In a recent post, I described the types of photographs that I like to take while I’m traveling. I thought for upcoming posts, we could talk some specifics about each one of them, starting with taking portraits.
Now, obviously, taking portraits isn’t necessarily an intrepid-traveler thing; however, in my experience, nothing adds more colour and interest to a travel album than the images of the faces you encountered — either your travel companions, or the locals doing their thing. And so, the following is a short guide on how to take a good portrait. If you’re not currently traveling (or don’t have any immediate trips planned), then feel free to try them out on accommodating friends and family so you’re prepared for when you do take off for faraway lands.
For posed shots:
Get in close. One of the biggest mistakes I see when trying to take a portrait is that the photographer takes the image from too far away. Remember, you’re taking a portrait — this isn’t the time to figure out how to get the entire Grand Canyon, or the complete Statue of Liberty into the frame. The point of the portrait should be to capture the essence of the person you’re capturing on film.
So remember that the ideal lens focal length for taking a portrait is around 100-120mm (and that your point-and-shoot, if that’s what you’re using, probably has the capability to do this). And then make sure that your subject’s face and neck take up a majority of the frame. If your goal is to capture an image which will ensure that the viewer’s attention is on the person you’re shooting, then don’t leave any room for doubt.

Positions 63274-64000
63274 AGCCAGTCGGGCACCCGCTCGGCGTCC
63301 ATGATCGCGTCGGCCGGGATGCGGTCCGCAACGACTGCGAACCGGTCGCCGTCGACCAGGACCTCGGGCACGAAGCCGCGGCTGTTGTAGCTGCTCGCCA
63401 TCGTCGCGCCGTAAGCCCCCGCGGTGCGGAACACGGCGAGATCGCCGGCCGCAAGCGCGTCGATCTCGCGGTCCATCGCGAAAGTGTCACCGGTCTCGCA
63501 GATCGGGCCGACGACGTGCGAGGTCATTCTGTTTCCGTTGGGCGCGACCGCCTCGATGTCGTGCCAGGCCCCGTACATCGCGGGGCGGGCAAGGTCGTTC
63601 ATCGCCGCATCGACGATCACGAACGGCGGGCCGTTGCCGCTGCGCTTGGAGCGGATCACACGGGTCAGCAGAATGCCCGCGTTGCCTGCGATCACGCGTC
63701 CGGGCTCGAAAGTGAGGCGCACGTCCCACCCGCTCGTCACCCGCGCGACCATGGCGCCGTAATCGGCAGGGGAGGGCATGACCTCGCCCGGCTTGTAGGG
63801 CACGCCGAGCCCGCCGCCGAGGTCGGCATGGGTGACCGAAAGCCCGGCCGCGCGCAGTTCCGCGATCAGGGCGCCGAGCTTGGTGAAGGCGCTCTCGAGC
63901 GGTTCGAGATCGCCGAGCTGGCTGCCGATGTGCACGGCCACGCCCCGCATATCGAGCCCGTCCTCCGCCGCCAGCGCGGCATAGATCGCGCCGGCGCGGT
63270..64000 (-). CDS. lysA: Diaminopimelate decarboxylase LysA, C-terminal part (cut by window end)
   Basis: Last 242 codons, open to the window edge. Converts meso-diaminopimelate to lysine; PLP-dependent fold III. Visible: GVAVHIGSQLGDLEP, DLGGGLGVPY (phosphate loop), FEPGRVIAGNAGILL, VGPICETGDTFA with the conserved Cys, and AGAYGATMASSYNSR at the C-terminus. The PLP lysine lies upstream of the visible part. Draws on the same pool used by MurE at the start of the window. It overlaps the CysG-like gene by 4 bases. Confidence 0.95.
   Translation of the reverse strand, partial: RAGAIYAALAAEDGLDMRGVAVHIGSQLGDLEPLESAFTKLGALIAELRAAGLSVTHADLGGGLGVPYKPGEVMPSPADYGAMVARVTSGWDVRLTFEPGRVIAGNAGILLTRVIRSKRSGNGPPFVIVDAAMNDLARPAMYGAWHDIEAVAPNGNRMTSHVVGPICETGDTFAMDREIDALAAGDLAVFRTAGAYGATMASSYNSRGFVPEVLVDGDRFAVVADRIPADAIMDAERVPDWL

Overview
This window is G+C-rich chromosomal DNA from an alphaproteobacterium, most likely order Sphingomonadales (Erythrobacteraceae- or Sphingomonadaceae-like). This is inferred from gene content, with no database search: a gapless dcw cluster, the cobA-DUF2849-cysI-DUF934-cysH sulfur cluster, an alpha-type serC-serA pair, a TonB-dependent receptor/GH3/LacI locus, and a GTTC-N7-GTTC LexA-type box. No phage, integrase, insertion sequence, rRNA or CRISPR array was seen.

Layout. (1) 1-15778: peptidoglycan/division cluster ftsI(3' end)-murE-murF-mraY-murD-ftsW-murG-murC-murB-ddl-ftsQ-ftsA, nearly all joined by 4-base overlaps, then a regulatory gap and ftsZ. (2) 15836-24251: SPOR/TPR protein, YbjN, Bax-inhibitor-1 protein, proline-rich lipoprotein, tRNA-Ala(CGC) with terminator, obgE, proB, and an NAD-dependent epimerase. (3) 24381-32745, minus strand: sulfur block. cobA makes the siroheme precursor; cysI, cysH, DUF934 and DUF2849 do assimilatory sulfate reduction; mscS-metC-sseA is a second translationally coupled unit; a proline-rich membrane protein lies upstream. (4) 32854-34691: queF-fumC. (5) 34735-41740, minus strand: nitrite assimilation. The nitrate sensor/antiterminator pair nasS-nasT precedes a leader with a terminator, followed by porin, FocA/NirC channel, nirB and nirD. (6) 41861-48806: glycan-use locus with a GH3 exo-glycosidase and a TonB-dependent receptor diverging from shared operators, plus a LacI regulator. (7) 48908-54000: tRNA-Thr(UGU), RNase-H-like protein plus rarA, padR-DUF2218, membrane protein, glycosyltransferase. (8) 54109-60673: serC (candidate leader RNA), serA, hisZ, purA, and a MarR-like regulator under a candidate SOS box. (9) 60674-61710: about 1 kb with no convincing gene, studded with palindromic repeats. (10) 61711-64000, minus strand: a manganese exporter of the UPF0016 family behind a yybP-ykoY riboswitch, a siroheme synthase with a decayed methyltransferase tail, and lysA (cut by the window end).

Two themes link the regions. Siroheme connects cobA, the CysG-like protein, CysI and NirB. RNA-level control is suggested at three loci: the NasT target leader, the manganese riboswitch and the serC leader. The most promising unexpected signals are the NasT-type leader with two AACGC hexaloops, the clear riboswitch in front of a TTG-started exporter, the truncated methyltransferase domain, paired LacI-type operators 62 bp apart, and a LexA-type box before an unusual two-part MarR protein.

Find the right place to shoot. In my opinion, natural light is always the most … well, natural lighting to use when shooting a portrait — the trick is to find the right kind of light. Too little light, and your pictures may not result in very sharp images; too much light, and your run the risk of having odd shadows annoyingly appear — or worse, the dreaded Squint Face. The truth is that overcast skies, while disappointing when making your day’s plans, often create ideal conditions for taking portraits, providing sufficient light without shadows. Regardless, whether you choose a shaded area, or a spot next to a sunny window, once you’ve picked a location, don’t forget to adjust your ISO settings accordingly — remember, the brighter the area, the lower the ISO setting (i.e., the fewer the number of “light catchers”) that you’ll need, and vice versa.
Make sure your subject feels comfortable. I don’t know about you, but more often than not, when I’m about to take a photograph of someone, the response is, “oh no! don’t take a picture of me!” or “I look horrible in photos!” or just a general “AUUUUGH!” I find that often getting the subject to cooperate is the hardest part of taking a photograph!
In my experience, the best thing that you can do to help your subject to feel comfortable, is to actually refrain from forcing him to pose. If he wants to make a face, let them — you may end up loving the resulting shot. Joke and talk with him, and when he laughs in response, quickly snap the image — the result will likely be a natural photograph. And finally, If he’s just woken up, his hair is disheveled, there’s sleep in his eyes, and he vociferously protests, then respect his wishes and don’t take the picture. By showing deference to his concerns, you’ll likely get more cooperation from him later, when he’s feeling more photogenic.
Once the subject is in place, before you take the shot, check out what you see. Take a look through the camera, and see if anything looks wrong. If there’s a weird shadow, then adjust your subject to minimize accordingly. If there’s something weird in the background, ditto. Look for stray hairs, lint, spaghetti stains — whatever you think might ruin the shot.